Friday, January 22, 2010

Yangtze 2 - Through the heart to Shanghai

Day 4 - Wuhan.
The transition to the lower Yangtze is abrupt. Hills and mountains end at the dam's lock. Water runs slower, crops grow to the river's edges. If you've opted for the shorter cruise, this is where you disembark.
                                                             Yellow Crane Tower

Today's itinerary lists only the Hubei Provincial Museum. Too bad because the Yellow Crane Tower is quite pretty.

Tip: If you get to Yellow Crane Tower, take the elevator to the top instead of climbing.

You will be spared the road of 400 bends up to Lushan, "House Mountain," but  the next day, weather and roads permitting, will take you to ....

Day 5 - Huangshan, Yellow Mountain. This is the China you've seen in films like  Crouching Tiger Hidden Dragon. It will take three hours by bus to reach the mountain but don't miss it.

En route you'll pass roadside stands of bonsai that echoes in miniature the mountain's wind-gnarled greenery, rice paddies, fish and pearl farms and structures with the picturesque upturned eaves and gables Westerners associate with China.

After two hours the hills steepen, the roadside streams broaden and beehives, tea bushes and dark pines laced with new bamboo proliferate. The river becomes Tai Ping Lake, famous for its pearl culture, and yes, you will stop to shop.

Eventually, you will reach the queue for the stand-up ride in the largest, longest cable car in China. It climbs steeply over plunging chasms and through dramatically thrusting thumbs and fingers of granite, lurching to a stop at each section.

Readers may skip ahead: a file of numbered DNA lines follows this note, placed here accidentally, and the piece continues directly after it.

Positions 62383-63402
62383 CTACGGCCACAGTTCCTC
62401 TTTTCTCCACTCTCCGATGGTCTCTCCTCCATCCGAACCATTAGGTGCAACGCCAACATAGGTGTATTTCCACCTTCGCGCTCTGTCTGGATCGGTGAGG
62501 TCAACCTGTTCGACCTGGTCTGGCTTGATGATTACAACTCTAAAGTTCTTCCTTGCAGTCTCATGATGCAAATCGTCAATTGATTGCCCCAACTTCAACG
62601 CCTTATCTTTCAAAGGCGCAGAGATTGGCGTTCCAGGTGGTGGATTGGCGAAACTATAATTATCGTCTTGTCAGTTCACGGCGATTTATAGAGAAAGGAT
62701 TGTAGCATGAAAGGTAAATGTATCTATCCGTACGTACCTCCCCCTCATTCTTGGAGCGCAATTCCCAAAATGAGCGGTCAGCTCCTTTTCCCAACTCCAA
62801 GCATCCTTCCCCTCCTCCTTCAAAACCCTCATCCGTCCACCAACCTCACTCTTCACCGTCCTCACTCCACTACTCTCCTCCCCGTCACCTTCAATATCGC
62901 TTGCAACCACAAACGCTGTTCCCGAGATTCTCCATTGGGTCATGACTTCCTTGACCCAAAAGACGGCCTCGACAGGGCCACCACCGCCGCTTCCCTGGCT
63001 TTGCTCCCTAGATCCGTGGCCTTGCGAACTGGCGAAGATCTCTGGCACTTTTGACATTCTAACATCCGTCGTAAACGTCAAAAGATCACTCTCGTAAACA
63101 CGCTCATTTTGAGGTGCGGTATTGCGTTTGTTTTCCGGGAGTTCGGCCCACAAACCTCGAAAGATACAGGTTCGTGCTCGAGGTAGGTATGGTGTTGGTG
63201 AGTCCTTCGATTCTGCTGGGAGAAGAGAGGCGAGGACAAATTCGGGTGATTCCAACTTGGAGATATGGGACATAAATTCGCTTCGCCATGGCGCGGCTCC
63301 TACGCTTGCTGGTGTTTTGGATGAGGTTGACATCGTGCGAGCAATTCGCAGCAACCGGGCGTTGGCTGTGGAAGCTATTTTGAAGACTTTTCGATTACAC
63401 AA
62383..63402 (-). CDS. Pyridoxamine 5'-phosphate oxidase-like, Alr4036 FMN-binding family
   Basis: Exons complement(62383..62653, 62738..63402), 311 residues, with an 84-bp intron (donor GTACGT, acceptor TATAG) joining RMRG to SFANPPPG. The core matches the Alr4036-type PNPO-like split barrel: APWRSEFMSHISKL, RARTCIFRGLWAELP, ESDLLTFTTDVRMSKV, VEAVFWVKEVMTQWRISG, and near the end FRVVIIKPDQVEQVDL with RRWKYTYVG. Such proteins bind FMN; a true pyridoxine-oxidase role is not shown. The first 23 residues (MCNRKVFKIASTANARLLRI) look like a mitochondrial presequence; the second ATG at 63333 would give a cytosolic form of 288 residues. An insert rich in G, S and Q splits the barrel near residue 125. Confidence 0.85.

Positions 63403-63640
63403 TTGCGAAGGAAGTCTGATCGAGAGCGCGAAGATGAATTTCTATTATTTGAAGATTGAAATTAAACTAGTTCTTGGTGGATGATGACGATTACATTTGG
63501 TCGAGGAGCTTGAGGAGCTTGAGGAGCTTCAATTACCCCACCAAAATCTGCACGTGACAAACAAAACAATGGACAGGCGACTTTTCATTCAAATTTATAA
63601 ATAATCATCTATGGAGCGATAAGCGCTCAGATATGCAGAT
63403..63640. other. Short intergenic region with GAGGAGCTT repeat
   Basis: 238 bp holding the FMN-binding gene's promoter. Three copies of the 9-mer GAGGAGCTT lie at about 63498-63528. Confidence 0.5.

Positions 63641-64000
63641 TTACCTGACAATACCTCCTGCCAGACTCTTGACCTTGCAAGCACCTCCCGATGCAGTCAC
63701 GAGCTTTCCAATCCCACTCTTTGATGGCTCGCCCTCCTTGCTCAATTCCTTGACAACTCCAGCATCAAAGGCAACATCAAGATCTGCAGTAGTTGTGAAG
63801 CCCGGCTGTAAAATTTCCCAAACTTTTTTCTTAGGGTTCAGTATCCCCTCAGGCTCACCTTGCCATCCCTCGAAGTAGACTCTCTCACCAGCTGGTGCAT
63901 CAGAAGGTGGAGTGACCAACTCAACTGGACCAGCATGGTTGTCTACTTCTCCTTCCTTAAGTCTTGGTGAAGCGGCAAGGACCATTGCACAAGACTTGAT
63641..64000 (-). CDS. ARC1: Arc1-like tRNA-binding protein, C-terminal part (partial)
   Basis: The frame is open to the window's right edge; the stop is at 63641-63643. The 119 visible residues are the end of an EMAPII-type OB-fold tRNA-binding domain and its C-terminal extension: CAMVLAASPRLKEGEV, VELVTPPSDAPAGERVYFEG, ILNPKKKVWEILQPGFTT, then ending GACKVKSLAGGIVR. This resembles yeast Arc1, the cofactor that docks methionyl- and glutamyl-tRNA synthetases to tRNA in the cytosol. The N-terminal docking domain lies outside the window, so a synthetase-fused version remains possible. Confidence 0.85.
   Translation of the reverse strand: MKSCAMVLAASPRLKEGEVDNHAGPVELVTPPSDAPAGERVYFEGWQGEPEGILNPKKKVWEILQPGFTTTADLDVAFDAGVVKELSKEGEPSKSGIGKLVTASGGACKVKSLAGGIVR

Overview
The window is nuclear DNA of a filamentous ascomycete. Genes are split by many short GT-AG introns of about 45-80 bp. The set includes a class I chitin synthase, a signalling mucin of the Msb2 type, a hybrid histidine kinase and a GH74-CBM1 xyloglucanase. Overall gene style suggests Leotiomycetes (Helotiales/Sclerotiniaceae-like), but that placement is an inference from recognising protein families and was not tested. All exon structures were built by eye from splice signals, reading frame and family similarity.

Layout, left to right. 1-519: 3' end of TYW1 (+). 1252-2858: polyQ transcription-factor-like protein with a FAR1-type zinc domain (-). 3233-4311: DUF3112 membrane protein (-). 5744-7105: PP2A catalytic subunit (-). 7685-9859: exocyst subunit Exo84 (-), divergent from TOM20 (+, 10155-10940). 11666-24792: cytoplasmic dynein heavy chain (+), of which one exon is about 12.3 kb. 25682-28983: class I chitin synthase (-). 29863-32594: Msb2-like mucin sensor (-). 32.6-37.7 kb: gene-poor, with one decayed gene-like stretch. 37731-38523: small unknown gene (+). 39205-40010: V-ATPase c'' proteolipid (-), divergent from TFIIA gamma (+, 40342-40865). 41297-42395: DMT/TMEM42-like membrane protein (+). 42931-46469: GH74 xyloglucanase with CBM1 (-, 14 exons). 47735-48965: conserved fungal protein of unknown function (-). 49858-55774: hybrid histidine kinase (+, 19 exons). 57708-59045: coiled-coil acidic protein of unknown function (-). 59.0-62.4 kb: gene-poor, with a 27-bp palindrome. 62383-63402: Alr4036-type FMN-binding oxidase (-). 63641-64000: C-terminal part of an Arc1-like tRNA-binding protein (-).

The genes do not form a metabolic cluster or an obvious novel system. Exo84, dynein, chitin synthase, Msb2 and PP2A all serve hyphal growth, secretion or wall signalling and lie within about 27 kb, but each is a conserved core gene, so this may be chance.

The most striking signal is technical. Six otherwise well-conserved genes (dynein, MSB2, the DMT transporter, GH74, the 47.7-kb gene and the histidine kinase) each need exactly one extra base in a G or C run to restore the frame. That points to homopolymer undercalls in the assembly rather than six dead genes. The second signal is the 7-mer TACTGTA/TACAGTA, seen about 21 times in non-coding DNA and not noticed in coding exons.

This is Chinese landscape painting personified. The 72 peaks have descriptive names - Lotus Peak, Heavenly Capital, Peak of Brightness. Pines and rocks are named as well - Greeting the Guests, Lying Dragon, Monkey Gazing at the Sea, Squirrel Leaping Up from the Peak, Rock Flown from Afar.

Look quick because they appear and disappear through the thick waves of Huangshan's "Sea of Clouds".

Tip: Paths, many with series of rock stairs, lace to and by various scenic outlooks. You can quickly tell if it is too much for you, but be prepared to see Chinese visitors, some looking as old as the mountain, stoically trudging along every one. Never mind. You know your limitations so take advantage of the many resting places and turn back if it gets too strenuous.

Huangshan is rugged, remarkable, mystical and unforgettable. Not surprisingly, the area at its flanks is known for its production of fine papers, paintbrushes, ink sticks and stones. On the ride back to the ship you may find yourself sketching what you've seen or composing bad Chinese poetry about it.

In case of bad weather or road conditions, the company now substitutes Jiuhuanshan, Mountain of the Nine Lotuses, which sounds intriguing, too.

Day 6 - Nanjing, the Southern Capital. Once the capital city for eight dynasties between the third and 14th centuries, Nanjing is now an industrial, mid-sized city of 6 million. The first walled, Forbidden City was here and you can still see remnants of the wall.

You will be shown the Ming Tombs - we missed them because a committee from UNESCO was considering it for International Heritage site status - and the Dr. Sun Yat-sen Mausoleum. 

Tip: There are 392 steps up to the mausoleum. Don't bother. Visit, instead, the lovely park that surrounds it. The shops are good and the people watching is great.

You'll like Fu Zi Miao, the Qing Dynasty-style bazaar clustered about a rebuilt Confucius Temple from the Song Dynasty. Prices are good and can get better if you haggle a bit and it's fun to watch the Nanjing teens clustering around McDonald's and the younger kids drawn to the bird, reptile and pet market. Try not to think about that puppy maybe becoming a delicacy instead of a pampered member of the family.

And do consider the caveat our guide shared, "Buy cheap shirt, wash once, give to your children."


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